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Judge orders Park Service to conduct environmental study on e-MTB impact

Published June 3, 2022
Judge rules on 2019 lawsuit brought by conservation groups.

WASHINGTON (BRAIN) — A District of Columbia federal judge ruled that the National Park Service can continue to allow e-bike access on non-motorized trails but needs to conduct its own environmental review followed by a public comment period to gauge the impact they have on park resources and other users.

U.S. District Court Judge Rudolph Contreras' opinion last week was in response to a lawsuit filed by the Public Employees for Environmental Responsibility (PEER) and a coalition of conservation groups in 2019 against the National Park Service for allowing e-bikes on non-motorized trails.

"Judge Contreras ruled that the Park Service's compliance with the National Environmental Policy Act, when it allowed e-bikes into the system, was defective and ordered the agency to do it over again," PEER attorney Peter T. Jenkins told BRAIN. "That should be a win for Park users. We are disappointed that he did not block e-bike use in Parks immediately, but the battle is not over."

The NPS, which declined to comment on the ruling, manages 423 national parks in the U.S. and its territories, ranging from wilderness areas to urban historical monuments.

As part of a directive by the Trump administration in 2019, e-bikes were allowed on all park trails where non-assist bikes were permitted, prompting the lawsuit that alleged:

  • The NPS did not have the environmental review required under the National Environmental Policy Act (NEPA).
  • The directive was issued by an unconfirmed "acting" deputy NPS director, P. Daniel Smith.
  • Interior Secretary David Bernhardt and Smith regularly met in private with an industry-dominated advisory committee called the "E-bike Partner & Agency Group" at Interior headquarters and through conference calls, violating the Federal Advisory Committee Act requiring transparency to prevent secret lobbying.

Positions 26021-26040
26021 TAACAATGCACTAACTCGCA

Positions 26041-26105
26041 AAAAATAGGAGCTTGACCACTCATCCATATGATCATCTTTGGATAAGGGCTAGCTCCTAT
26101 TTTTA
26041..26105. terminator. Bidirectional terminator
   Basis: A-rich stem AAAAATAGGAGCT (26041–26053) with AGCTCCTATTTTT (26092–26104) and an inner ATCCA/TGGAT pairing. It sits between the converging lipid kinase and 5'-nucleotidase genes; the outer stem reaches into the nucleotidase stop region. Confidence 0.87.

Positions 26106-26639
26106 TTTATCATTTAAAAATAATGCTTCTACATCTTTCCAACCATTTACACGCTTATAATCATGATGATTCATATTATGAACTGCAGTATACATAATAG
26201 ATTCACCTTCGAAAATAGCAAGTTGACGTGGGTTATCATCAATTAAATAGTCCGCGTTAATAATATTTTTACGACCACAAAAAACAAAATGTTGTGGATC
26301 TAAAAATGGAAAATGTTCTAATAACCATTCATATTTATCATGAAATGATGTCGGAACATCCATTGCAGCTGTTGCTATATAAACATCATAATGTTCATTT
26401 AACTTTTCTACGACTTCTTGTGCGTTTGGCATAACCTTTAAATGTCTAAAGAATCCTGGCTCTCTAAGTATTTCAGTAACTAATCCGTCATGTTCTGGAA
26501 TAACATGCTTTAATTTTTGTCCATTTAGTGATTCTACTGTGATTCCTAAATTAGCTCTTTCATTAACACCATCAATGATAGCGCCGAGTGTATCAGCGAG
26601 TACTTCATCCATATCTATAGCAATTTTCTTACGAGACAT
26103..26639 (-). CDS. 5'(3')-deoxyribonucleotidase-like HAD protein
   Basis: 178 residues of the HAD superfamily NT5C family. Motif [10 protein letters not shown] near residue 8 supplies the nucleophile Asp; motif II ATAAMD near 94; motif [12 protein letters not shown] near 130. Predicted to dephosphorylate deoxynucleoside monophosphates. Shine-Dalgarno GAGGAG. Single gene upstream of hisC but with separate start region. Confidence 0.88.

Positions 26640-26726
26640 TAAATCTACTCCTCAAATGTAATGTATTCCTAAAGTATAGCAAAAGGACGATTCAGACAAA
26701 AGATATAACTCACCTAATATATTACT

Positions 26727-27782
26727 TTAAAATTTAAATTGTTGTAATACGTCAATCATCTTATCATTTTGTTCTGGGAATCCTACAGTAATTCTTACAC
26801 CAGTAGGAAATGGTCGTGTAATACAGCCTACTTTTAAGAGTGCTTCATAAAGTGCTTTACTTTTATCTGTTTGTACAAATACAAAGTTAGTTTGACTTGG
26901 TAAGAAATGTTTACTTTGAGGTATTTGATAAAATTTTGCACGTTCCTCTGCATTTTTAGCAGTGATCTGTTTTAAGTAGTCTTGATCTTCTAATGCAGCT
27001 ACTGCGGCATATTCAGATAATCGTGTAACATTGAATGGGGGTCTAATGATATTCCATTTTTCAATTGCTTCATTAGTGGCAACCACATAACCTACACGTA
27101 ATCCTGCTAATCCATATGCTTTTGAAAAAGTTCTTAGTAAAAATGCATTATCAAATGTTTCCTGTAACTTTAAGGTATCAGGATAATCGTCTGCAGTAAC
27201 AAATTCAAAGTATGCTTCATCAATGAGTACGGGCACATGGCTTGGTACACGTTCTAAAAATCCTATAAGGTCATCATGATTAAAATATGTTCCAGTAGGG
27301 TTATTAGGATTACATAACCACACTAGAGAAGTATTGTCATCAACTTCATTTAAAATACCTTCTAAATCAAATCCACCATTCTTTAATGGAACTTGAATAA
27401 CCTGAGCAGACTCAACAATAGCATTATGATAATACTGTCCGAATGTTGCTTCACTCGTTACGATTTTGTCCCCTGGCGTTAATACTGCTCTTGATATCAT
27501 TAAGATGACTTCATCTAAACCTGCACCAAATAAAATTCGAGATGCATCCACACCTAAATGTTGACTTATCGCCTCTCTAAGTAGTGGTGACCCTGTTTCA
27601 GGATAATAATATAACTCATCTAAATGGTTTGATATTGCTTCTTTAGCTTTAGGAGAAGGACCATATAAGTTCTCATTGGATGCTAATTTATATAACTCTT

In response to the lawsuit, the NPS began to reconfigure its policy by disbanding the advisory group and allowing park superintendents to decide whether or not to permit e-bikes on non-motorized trails.

PeopleForBikes, the International Mountain Bicycling Association, and the Adventure Cycling Association were part of the advisory group, according to PEER. While the Adventure Cycling Association declined to comment when the lawsuit was filed, PeopleForBikes and IMBA said then they were not part of the group. PeopleForBikes and IMBA said they met with agency staff but did not lobby nor participate in closed-door meetings.

PeopleForBikes declined to comment on the judge's ruling, and the Adventure Cycling Association did not respond to a request to comment. IMBA referred BRAIN to its comments on the NPS' proposed rule from June 2020 that advocated for an environmental review.

To implement national policy changes, the NEPA requires a detailed impact statement on how those changes will affect the environment.

"The fact that the National Park Service sought to avoid studying the impact on park resources and visitors before opening trails to e-bikes speaks volumes about the agency's environmental decision making," PEER Executive Director Tim Whitehouse said in a statement. "In essence, the Park Service chose to leap before it looked."

According to the Park Service NEPA handbook, "Analyzing impacts means describing how the existing condition of a resource would change, either negatively or positively, as a result of implementing any of the alternatives under consideration. ...

"An impact analysis predicts impacts that can be reasonably expected to occur based on scientific studies, knowledge of resources, and input from subject matter experts. Impact analysis should focus on issues that are identified during the NEPA process and carried forward for detailed analysis. It is not necessary, nor desirable, to include impacts that are speculative (i.e., there is a remote possibility that the impact would occur but no meaningful information exists on which to base a prediction)."

PEER says the environmental review process, which will be up to NPS when it's conducted, should examine "how to avoid user conflicts with the heavier, fast-moving e-bikes, the impact the faster e-bikes will have on wildlife along backcountry trails, and the added damage to unpaved trails from heavy e-bike use."

In March, the U.S. Forest Service finalized e-bike guidance for local land managers considering expanding access on trails and grasslands. Although e-bikes are still classified by the Forest Service as motor vehicles, land managers can recategorize trails from nonmotorized to motorized to allow access.

Topics associated with this article: Lawsuits/legal, Electric bike

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